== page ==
Their insurance company says they must talk to me and get a statement and I need to sign papers for them to get my medical records to pay the medical bills. Is this true? I don't want to sign anything, my neck is still bothering me. I just don't want them to not pay my medical bills.
The reason they want your signature is that they want to cut off your possible rights, forever, in exchange for the least they can promise right now. That's what insurance companies do, and they're very good at it.
You can be very sure that the forms and fine print they've drawn up for you to sign are for THEIR benefit, not yours.
If your injuries are serious enough to require medical treatment, then before signing anything, you should almost certainly consult in more detail -- privately, under cloak of attorney-client privilege -- with a qualified attorney whose experience includes personal injury claims. Many of us who do that kind of work actually have experience on "both sides of the docket," meaning we've sometimes represented companies and their insurers, and sometimes represented injured people.
Many lawyers also offer free initial consultations, meaning you can share your information (including sensitive information like medical diagnoses and records) privately and in detail so that you get a well-informed evaluation from the lawyer, but without making any commitment to that particular lawyer and without any expense or risk to you.
Do NOT sign off on anything or make a recorded statement without speaking to an attorney first! You may be entitled to more than they're offering. Additionally, you may require future medical treatment that the insurance company is not willing or offering to pay at this point. Most if not all attorneys offer free consultations to discuss your rights and potential remedies. Feel free to contact me to discuss your options. Good luck.
Restaurants and other places of business have a duty to inspect the premises and make safe or warn of conditions that could cause harm to their patrons. In my opinion you should immediately consult with a personal injury attorney about your case. The evidence that exists needs to be preserved so that you can develop your case against the owner of the premises or the entity that was in control of the premises. You should also immediately seek medical attention for your injuries, including your possible head injury. My advice is not to give the insurance company any type of statement bc it will use it against you later if you make any misstatements. Good luck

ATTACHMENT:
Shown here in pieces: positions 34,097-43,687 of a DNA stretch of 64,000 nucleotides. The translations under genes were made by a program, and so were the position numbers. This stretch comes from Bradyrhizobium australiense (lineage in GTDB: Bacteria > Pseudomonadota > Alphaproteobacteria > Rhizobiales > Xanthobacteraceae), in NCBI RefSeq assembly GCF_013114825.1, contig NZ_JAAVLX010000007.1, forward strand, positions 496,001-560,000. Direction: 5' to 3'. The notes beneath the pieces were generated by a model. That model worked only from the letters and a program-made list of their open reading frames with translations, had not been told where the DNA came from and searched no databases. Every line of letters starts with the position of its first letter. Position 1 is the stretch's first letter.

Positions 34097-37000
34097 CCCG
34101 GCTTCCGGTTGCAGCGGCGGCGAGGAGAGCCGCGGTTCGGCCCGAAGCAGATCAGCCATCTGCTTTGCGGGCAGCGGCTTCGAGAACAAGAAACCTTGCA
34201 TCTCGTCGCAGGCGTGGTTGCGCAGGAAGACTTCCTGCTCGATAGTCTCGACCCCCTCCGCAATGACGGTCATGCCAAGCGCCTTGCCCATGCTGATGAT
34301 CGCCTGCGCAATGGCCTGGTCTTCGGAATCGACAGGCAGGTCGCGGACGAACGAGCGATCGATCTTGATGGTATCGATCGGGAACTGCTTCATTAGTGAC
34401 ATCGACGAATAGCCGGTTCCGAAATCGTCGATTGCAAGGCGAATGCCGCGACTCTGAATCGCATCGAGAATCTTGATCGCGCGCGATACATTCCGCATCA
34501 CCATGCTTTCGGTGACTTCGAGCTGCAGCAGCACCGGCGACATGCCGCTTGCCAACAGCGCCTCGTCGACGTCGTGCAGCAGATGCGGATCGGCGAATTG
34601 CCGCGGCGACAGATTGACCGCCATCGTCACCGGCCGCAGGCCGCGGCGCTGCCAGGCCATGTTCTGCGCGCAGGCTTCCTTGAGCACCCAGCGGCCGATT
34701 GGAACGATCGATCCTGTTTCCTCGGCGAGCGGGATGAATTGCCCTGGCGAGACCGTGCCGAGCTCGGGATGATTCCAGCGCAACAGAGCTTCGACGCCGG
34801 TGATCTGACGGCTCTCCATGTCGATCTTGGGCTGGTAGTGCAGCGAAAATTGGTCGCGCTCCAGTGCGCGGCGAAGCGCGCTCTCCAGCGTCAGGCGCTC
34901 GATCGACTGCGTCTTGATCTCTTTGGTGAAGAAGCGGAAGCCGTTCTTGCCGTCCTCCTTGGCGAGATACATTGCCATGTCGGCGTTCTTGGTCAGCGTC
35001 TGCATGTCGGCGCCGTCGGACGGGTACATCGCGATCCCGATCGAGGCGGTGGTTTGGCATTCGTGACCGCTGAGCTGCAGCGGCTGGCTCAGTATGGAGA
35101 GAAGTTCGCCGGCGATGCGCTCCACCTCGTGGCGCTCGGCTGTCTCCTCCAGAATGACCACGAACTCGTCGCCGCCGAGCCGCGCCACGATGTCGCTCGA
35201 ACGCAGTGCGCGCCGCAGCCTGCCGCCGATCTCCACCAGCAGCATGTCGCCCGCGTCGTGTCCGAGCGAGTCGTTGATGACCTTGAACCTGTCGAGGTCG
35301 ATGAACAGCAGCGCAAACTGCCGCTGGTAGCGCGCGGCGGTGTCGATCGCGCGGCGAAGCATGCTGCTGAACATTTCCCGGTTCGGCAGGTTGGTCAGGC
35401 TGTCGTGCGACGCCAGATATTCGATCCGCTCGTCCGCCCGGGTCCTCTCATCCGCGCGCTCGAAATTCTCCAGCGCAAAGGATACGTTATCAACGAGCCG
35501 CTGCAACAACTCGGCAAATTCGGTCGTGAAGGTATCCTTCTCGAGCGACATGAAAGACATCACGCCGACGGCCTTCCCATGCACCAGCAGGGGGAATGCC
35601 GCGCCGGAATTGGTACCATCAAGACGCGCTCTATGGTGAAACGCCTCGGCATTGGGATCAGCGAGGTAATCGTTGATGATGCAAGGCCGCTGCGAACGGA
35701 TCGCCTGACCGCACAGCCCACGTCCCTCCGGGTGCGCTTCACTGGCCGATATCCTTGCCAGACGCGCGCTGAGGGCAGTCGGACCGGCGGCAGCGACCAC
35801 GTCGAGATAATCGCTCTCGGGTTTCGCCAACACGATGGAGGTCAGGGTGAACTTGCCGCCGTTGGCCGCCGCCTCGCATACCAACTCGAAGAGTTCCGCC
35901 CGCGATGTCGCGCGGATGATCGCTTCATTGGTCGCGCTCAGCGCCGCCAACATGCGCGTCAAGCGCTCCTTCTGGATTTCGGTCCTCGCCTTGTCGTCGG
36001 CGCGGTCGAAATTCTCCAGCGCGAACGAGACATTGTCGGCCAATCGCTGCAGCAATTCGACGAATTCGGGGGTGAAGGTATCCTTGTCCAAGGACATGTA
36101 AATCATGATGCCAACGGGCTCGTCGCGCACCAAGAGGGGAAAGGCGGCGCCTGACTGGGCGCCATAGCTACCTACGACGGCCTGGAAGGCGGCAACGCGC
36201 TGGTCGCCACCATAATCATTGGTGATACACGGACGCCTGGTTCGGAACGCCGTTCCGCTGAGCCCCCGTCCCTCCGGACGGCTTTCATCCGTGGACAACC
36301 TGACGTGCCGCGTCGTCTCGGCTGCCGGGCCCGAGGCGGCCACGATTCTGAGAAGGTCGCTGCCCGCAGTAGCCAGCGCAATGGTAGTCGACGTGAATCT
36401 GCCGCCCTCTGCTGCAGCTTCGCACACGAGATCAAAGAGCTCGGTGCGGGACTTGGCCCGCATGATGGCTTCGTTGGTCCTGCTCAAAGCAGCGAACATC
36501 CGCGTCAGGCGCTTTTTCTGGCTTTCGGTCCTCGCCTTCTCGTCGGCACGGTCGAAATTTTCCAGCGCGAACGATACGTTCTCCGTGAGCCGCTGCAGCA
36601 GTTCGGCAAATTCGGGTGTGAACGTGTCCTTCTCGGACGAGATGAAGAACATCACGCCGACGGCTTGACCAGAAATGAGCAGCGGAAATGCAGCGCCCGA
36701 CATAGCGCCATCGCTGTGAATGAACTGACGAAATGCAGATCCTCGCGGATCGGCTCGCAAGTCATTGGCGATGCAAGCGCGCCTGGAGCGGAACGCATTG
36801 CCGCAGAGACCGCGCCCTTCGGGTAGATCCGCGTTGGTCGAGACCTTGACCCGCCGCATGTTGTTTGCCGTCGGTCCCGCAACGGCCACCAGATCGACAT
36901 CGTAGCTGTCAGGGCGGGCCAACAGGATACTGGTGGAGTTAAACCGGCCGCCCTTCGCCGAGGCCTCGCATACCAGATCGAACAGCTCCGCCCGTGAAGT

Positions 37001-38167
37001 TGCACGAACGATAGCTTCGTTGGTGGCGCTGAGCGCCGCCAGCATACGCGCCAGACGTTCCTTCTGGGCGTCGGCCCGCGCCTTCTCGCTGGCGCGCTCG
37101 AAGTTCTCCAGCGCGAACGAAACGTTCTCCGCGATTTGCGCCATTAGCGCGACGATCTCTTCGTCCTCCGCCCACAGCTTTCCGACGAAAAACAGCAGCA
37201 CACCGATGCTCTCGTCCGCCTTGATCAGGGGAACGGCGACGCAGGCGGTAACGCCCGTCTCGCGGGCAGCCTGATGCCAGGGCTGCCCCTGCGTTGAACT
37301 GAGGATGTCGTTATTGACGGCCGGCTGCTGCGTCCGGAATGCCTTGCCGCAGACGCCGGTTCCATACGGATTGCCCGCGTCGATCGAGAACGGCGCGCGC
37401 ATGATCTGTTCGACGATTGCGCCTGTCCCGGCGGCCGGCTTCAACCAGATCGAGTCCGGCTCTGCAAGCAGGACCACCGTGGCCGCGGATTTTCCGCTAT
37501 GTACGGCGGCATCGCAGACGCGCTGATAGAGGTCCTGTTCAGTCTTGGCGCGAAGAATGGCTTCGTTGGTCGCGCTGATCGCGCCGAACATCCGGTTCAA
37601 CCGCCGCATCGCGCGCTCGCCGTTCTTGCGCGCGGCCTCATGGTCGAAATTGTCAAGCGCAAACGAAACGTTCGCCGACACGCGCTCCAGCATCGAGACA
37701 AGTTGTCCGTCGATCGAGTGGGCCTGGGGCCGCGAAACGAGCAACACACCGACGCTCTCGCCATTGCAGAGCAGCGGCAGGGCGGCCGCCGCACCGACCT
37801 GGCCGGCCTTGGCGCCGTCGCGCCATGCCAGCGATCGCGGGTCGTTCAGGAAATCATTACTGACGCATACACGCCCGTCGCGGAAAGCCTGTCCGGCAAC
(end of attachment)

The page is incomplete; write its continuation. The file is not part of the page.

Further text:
The restaurant or the person who installed the wood plank is most likely liable for all your injuries and damages, including medical expenses, lost wages, physical impairment, and pain and suffering. (Res Ipsa Loquitur). You should immediatly consult with a Houston injury lawyer for consultation. They can usually refer you to a doctor for treatment if you are still having trouble. Don't sign anything or talk to the insurance company further without speaking to an attorney.
That's nonsense and basically lies that insurance companies like to tell victims. You should hire a lawyer. To research your situation, go here: http://www.VBAttorneys.com
If you don't get all of your questions answered on our website and would like to speak with one of our Board Certified Houston injury lawyers, just let us know.
I like your claim so far. I don't go to restaurants to get clobbered by the infrastructure. Do not give a statement to an insurance company without consulting with a lawyer. Do not give anyone an authorization to get your medical records. No, you do not have to, and if they are telling you that you MUST do that, they aren't being honest. Wheter your case is substantial or not depends on the amount and nature of your medical treatment and injury. We don't have enough information here to know for sure. Get to an experienced injury attorney quick. Good luck!
Get free answers from experienced attorneys.
28,137 answers this week
3,063 attorneys answering
Don't speak legalese? We define thousands of terms in plain English.Browse our legal dictionary